Zimbabwe election: High turnout in first post-Mugabe poll
Voter turnout was 75% in Zimbabwe's first general election since long-serving ruler Robert Mugabe was ousted, officials say.
Polls have closed and counting is now under way.
It is expected to be a tight contest between the incumbent Emmerson Mnangagwa and his main rival, Nelson Chamisa.
Foreign observers have hailed the election as an opportunity for Zimbabwe to break with its repressive past.
The official result is due within five days. A run-off election will be held on 8 September should none of the 23 candidates win more than 50% of the votes.
Parliamentary and local elections were also taking place on Monday. Polls officially shut at 17:00 GMT but some remained open to allow people already in queues to vote.
Opinion polls gave Mr Mnangagwa, who heads the ruling Zanu-PF party, a narrow lead over Mr Chamisa, the candidate of the opposition MDC Alliance. Both leaders are running for the presidency for the first time.
- Voting as it happened
- Can post-Mugabe vote heal divisions?
- 'Magic owls' and other things about Zimbabwe's election
On Sunday, Mr Mugabe, who first came to power after independence in 1980, said he would not vote for his successor.
Mr Mugabe, regarded as one of the last "Big Men" of African politics, was forced out of office last November by Mr Mnangagwa with the help of the military.
An air of optimism
By Pumza Fihlani, BBC News
In Domboshawa village, about an hour's car drive from the capital, Harare, many had been in the queue even before sunrise.
The first group of voters were mainly elderly people but there were some youngsters too. Surrounded by mountains and rolling hills, the villagers were in good spirits, chatting and laughing, as they waited to vote in a primary school that had been converted into a polling station.
Having covered the 2008 and 2013 election, I met families who shared horrid stories of assault and intimidation for pledging allegiance to any party other than Zanu-PF.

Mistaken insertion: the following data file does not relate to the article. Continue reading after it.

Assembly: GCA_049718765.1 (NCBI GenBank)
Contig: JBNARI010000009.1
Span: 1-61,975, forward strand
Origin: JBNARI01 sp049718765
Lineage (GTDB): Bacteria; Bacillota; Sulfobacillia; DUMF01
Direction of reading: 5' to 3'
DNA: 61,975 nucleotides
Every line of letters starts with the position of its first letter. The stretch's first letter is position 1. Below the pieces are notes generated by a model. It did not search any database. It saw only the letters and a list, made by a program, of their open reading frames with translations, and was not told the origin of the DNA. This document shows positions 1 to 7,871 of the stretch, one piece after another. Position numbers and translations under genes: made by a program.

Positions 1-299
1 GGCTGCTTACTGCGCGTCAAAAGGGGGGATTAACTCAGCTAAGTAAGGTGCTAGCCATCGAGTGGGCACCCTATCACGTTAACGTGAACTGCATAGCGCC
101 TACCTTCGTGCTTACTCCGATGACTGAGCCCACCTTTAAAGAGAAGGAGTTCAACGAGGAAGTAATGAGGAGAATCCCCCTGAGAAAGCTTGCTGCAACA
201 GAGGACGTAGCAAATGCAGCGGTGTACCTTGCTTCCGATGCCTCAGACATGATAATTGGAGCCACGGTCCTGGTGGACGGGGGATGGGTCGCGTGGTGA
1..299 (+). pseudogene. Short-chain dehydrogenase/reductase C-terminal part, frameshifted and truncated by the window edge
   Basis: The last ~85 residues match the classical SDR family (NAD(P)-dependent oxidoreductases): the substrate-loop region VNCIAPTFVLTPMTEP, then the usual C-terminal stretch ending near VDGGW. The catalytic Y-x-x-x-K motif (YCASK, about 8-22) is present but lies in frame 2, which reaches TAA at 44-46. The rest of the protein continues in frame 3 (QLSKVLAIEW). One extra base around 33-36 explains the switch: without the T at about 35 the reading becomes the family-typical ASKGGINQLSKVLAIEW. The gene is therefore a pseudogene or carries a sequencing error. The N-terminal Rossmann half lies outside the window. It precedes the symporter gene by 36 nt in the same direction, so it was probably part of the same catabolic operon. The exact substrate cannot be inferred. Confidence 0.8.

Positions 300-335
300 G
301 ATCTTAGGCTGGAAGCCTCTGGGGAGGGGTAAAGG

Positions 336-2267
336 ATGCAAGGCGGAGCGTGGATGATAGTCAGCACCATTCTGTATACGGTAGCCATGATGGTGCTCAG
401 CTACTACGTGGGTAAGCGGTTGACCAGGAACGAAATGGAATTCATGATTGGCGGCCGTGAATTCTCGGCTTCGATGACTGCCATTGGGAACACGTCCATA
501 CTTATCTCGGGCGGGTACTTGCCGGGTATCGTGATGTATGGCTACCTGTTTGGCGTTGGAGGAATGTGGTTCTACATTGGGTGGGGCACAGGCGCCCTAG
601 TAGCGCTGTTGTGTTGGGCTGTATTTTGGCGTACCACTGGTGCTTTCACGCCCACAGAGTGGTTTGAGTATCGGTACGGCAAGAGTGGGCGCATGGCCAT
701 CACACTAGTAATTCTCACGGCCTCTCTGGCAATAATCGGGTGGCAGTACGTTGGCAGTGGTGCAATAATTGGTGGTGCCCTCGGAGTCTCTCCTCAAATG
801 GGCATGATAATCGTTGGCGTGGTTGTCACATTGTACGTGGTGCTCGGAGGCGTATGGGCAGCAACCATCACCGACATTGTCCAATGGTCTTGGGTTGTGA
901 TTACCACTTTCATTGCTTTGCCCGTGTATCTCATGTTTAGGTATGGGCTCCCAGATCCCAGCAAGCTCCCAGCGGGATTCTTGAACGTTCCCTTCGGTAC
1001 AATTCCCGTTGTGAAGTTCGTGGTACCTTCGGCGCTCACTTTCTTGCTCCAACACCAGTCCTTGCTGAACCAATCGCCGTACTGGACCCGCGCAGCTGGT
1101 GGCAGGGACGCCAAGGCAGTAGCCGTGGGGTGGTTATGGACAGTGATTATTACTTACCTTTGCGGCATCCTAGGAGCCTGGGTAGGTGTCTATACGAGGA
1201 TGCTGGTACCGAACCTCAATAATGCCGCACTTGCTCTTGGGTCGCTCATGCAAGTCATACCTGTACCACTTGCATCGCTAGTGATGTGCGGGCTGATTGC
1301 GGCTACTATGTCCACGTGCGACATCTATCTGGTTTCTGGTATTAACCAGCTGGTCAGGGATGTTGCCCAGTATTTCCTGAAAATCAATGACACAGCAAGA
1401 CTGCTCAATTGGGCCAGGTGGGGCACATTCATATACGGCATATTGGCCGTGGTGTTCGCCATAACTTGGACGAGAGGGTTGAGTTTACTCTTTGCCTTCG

But there is an air of optimism about this election. "This election is different, there hasn't been violence. It's a good sign," one voter told me.
How were candidates received at polling stations?
Crowds whistled and broke into chants of "Chamisa" when the 40-year-old MDC leader cast his ballot on the outskirts of Harare, amidst a media scrum.
"We will win this election to the extent it's free and fair... it's a done deal," he told the BBC.
He later alleged on Twitter that long queues in Harare suggested a "deliberate attempt to suppress and frustrate the urban vote".
In contrast, Mr Mnangagwa, thought to be 75, voted in a quiet polling station at a school in the central city of Kwekwe.
At one stage, he was seen taking his head out of the voting booth to check where he should put his cross on the ballot.
After the polls closed, he tweeted that Zimbabweans had "voted in the spirit of tolerance, mutual respect and peace".
He urged citizens to be patient and wait for the official result to be declared.
How important are younger voters?
The country expected a high turnout of first-time voters. More than 5.6 million Zimbabweans were registered, almost half of those under the age of 35.